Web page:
If that isn’t feasible, the next best option is enlisting the help of a friend. Have your friend position a gravel vacuum directly above the algae while you work on removing it. As you dislodge the algae, the vacuum will suck up most of it, preventing its return to the tank.

4) Refugiums

If your available space and budget allow for it, incorporating a refugium can offer a natural way to lower your nitrates and phosphates.

Here’s the concept: Algae flourishes in environments where ample light and abundant nutrients are present in the water. When nutrient levels decrease, algae growth either slows down or diminishes (though that might sound a bit wishful!).

In a refugium, you introduce macroalgae (larger algae), provide lighting, and this beneficial algae begins to consume the phosphates and nitrates along with your unwanted algae. Over time, the macroalgae gains the upper hand over nuisance algae, consuming more nutrients and thus reducing the available resources for those more troublesome forms of algae.

Whether you have a sump in place or opt for a hang-on-back (HOB) refugium, this addition can significantly aid in addressing high nutrient levels.

5) Skimmers

Having a protein skimmer is not an absolute necessity for maintaining a successful reef tank. In my own setup, I have a 24-gallon saltwater aquarium containing several corals and a couple of fish, and I rely solely on live rock and a sponge for filtration.

However, it’s important to note that systems with elevated nutrient levels (due to either excessive fish population or overfeeding) can greatly benefit from the inclusion of a skimmer. A protein skimmer effectively eliminates those very fine particles that manage to pass through your filter socks.

If you find that your nitrates are registering high, it might be worth considering the addition of a protein skimmer. When selecting a skimmer, I would recommend opting to get one that’s just the right size, but error on the side of too small.  Going bigger is absolutely not better when it comes to protein skimmers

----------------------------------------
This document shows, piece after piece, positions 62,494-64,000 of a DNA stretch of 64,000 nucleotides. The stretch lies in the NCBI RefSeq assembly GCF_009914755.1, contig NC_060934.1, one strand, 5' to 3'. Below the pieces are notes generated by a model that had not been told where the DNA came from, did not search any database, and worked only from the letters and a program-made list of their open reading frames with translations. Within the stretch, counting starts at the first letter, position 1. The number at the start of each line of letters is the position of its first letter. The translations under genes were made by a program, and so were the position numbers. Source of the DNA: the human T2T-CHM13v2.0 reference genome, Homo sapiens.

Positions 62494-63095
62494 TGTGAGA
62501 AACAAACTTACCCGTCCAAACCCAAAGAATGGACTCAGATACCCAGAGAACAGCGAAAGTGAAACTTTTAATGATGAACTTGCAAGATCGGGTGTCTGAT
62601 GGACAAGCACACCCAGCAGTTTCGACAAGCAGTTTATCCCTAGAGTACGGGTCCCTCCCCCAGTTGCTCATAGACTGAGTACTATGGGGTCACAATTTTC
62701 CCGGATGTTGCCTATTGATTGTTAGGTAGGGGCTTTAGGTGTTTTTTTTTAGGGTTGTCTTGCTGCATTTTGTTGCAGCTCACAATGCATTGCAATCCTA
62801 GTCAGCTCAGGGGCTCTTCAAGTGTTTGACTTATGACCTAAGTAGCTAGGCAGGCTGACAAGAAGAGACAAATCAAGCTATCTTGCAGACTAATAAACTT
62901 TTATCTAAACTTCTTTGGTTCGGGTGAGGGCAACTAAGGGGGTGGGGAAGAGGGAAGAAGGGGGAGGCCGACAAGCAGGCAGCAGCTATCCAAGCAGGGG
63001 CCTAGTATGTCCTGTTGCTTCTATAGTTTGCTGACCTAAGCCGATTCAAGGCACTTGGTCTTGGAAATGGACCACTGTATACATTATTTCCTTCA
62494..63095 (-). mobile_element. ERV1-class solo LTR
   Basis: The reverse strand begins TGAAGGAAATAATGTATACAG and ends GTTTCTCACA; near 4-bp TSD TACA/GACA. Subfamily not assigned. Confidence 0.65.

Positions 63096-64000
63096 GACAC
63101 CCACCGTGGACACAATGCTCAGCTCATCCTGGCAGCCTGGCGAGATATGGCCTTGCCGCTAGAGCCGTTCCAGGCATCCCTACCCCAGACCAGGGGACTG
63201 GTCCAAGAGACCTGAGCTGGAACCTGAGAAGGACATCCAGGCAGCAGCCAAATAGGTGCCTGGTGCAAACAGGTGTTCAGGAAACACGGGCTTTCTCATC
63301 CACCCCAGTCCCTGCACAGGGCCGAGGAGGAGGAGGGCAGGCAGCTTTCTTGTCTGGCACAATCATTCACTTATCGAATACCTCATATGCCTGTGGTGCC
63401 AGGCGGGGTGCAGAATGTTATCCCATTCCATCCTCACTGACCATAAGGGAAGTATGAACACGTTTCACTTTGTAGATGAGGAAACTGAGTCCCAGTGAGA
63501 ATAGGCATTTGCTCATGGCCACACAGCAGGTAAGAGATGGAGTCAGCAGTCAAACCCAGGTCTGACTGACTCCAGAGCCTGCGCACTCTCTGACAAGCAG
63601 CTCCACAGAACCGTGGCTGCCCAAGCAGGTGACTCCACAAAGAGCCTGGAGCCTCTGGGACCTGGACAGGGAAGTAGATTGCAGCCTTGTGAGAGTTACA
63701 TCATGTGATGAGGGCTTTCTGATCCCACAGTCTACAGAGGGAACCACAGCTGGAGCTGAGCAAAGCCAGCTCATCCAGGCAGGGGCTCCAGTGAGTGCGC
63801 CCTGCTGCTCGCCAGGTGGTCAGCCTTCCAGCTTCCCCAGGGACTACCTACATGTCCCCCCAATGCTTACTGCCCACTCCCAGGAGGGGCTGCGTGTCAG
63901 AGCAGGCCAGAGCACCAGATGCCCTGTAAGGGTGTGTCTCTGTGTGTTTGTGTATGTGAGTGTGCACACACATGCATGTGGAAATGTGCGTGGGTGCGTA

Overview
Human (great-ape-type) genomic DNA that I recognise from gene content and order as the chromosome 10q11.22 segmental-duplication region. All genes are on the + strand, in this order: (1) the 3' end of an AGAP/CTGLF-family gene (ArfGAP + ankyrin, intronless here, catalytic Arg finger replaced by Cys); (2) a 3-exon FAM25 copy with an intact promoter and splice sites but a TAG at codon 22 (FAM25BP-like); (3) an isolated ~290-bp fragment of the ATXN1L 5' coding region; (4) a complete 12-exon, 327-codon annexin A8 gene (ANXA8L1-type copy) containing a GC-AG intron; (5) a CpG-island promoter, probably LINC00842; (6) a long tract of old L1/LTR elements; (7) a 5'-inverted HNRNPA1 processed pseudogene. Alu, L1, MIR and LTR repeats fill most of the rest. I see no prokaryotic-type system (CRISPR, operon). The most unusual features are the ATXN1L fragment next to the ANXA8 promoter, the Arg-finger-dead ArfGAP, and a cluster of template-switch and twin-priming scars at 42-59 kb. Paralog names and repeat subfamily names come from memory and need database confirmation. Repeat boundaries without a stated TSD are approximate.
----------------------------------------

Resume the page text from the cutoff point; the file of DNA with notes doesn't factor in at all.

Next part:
6) RO/DI Water

Experienced hobbyists are well aware that tap water isn’t suitable for creating saltwater. It can contain chlorine, chloramines, heavy metals, phosphates, and various other elements that are undesirable for your tank’s health.

If you’re grappling with nuisance algae issues and currently using tap water or well water, I strongly recommend transitioning to either RO/DI water or distilled water as your water source. This switch will contribute significantly to maintaining a more balanced and algae-resistant environment in your aquarium.

RO/DI Filter

7) Chemicals

While it’s certainly not my preferred approach, I must acknowledge that at times I’ve resorted to utilizing chemical solutions to combat nuisance algae in aquariums.

However, it’s crucial to understand the limitations and potential risks associated with this approach. There are only a handful of options available for addressing specific types of algae, and even among those, caution is warranted.

For instance, I’ve employed ChemiClean on several occasions with positive outcomes. ChemiClean serves as an antibiotic treatment for cyanobacteria, which resembles algae in appearance. Yet, it’s important to exercise care, as ChemiClean can deplete oxygen levels in the tank and adversely affect your aquatic life if not used judiciously.

Additionally, I’ve occasionally employed hydrogen peroxide for algae control, albeit sparingly within the aquarium itself, due to its potential to harm coral polyps even in small quantities.

I’ve heard favorable reports about Flux Rx for tackling bryopsis and hair algae, though I haven’t personally utilized it in my own setups.

8) Media & Reactors